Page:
Australia’s Law Society Presidents
The year ahead presents new opportunities for law societies across the nation. Just as they were settling into their new roles, Lawyers Weekly asked each new president what they hoped to achieve in 2004, and what path led each to his or her new position.
New South Wales — Gordon Salier
A solicitor for more than 40 years, Salier runs a general sole practice in Sydney and is also a cost assessor with the Supreme Court. This year his focus will include the continuation of last year’s Pathways program, which is aimed at retraining lawyers to move into new areas of legal work.
Victoria — Chris Dale
The Law Institute of Victoria took on Chris Dale on 1 January this year. He practises in litigation and dispute resolution as a partner at Clayton Utz’s Melbourne office. Dale studied law at Monash University. This year he intends to work with Chief Justice of the Supreme Court Marilyn Warren to determine the future direction of the Court.
Western Australia — Ian Weldon
A Perth barrister, Ian Weldon studied at both Oxford and London and was called to the Bar of England and Wales in 1977. He has a broad based practice in litigation and opinion work. Weldon sees 2004 to be the most exciting for the Law Society, and is keen to continue his work with the legal profession to implement the new Legal Practice Act 2003.
Australian Capital Territory —Bill Redpath
Bill Redpath was announced president of the ACT Law Society in September 2003 having previously served terms as its vice-president. Redpath is committed to improving “the resources and administration of our ACT Courts, the profile of the legal profession and access to justice”.
South Australia — David Howard
David Howard took up his post as president of the SA Law Society in October 2003. He has wide civil litigation experience and studied law at the University of Melbourne. Howard hopes to ensure that the SA Attorney General preserves SA disciplinary systems, professional indemnity insurance and guarantee fund.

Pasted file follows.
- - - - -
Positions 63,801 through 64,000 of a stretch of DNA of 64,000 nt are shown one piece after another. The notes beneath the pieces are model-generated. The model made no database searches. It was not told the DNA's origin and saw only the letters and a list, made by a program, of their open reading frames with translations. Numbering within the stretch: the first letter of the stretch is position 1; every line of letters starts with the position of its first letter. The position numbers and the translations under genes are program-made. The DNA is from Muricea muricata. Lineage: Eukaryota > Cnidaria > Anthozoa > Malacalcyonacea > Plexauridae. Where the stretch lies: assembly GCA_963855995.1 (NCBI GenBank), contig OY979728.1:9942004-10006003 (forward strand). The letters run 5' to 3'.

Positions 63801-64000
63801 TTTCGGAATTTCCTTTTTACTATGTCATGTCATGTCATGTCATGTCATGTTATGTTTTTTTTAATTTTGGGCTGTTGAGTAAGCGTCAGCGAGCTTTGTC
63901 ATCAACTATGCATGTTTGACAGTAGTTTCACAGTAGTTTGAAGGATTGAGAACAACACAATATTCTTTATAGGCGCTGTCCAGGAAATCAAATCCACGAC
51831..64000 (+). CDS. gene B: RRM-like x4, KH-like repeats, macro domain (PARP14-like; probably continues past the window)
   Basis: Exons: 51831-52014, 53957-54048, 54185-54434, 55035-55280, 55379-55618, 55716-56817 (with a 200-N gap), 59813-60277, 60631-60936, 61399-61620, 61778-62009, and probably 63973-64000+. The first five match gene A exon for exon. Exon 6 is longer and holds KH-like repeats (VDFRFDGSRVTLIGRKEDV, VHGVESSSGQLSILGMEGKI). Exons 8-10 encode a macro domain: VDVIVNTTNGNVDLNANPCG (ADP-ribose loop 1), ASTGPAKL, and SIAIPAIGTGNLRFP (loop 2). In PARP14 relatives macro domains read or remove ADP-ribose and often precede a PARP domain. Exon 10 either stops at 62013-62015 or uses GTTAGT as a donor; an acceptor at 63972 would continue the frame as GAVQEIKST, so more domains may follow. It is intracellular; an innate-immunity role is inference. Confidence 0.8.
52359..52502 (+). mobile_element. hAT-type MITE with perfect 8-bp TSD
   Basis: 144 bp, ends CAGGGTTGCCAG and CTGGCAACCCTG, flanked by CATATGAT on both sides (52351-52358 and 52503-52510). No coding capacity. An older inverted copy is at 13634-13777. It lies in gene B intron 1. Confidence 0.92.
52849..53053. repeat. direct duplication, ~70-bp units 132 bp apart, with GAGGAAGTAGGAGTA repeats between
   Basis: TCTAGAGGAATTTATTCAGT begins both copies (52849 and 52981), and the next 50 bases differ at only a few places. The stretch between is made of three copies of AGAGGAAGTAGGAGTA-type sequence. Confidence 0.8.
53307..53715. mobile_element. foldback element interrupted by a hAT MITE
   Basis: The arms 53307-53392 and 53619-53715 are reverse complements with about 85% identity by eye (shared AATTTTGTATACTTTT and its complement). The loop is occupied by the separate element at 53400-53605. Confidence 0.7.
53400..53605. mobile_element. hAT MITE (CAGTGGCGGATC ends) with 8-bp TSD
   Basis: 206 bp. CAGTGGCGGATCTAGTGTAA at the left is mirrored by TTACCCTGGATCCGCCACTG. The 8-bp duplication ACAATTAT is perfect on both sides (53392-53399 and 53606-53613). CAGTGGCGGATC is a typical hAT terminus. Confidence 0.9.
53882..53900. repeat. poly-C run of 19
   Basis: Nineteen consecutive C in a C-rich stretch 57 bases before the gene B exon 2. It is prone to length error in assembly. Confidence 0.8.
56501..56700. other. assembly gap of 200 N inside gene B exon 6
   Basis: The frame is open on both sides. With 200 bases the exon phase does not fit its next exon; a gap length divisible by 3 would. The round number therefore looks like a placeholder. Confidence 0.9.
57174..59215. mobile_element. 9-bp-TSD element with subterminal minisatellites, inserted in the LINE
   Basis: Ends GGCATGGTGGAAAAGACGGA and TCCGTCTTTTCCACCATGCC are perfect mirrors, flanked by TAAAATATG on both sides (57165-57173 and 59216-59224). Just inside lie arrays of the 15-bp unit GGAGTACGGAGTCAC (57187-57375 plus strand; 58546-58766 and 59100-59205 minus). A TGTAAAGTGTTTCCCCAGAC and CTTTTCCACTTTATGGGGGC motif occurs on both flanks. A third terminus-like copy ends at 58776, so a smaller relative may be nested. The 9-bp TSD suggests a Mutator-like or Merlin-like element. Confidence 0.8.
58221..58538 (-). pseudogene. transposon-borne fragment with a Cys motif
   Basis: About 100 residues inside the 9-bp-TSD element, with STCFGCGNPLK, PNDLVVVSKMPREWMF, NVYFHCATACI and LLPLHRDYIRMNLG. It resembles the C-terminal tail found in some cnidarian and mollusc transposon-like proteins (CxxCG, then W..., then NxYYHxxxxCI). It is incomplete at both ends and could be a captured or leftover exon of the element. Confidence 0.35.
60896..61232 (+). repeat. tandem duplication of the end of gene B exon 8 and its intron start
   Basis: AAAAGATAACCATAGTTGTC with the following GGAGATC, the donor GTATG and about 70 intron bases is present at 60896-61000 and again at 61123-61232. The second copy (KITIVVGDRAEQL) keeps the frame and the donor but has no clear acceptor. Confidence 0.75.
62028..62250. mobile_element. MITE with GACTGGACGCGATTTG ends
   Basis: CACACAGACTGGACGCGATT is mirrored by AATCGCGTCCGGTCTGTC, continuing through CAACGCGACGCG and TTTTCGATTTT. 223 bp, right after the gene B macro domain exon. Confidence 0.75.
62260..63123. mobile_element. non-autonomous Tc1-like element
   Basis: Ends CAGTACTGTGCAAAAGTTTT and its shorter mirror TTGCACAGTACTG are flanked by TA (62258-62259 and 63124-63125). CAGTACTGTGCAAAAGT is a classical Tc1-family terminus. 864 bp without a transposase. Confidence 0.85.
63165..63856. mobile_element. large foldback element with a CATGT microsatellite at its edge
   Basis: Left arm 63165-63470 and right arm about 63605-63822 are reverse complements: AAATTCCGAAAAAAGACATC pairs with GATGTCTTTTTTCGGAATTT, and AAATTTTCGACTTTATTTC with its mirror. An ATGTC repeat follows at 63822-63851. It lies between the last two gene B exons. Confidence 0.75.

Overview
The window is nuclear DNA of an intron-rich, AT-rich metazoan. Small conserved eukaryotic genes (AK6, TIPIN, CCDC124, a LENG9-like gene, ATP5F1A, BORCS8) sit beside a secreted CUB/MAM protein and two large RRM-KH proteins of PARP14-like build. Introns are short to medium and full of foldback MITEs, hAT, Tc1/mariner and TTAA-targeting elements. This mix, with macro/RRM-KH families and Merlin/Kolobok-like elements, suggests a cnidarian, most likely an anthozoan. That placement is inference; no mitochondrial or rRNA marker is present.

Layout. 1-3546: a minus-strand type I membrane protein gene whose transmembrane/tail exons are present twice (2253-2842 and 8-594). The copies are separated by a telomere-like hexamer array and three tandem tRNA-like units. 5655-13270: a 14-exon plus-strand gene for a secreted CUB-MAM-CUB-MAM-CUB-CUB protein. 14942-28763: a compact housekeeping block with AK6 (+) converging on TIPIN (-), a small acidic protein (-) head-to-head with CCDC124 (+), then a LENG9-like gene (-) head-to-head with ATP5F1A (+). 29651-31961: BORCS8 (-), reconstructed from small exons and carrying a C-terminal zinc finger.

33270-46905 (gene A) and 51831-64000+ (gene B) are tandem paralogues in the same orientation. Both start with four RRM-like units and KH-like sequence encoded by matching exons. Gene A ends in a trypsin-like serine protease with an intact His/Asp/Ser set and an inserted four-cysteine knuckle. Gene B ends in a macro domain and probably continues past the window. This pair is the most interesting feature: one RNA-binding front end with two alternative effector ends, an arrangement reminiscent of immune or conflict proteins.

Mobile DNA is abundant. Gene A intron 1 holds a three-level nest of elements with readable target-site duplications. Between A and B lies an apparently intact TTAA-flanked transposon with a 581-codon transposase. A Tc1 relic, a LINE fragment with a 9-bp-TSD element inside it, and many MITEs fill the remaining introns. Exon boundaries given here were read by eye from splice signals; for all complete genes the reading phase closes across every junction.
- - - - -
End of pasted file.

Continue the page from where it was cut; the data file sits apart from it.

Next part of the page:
Queensland —Glenn Ferguson
For the 2003-2004 post, Glenn Ferguson has taken on the role of president. He saw a major issue to be the implementation of the government’s regulatory regime for the profession, and intended to make sure that the views of the profession and its basic rights were communicated to the government and public.
Northern Territory —Merran Short
Merran Short was elected president of the NT Law Society in September last year. She has over 10 years legal expericence in the Northern Territory. She seeks to encourage further participation between members of the legal profession and the Society and to increase public awareness of the services the legal profession provides to the community.
Tasmania — David Gunson
David Gunson took on the position as president of the Law Society of Tasmania in October last year. He has been a practitioner for 33 years, Senior Counsel, president of the Bar Association and chairman of the Legal Aid Commission for 12 years. With the Law Society, Gunson hopes to restore the public’s faith in the legal profession.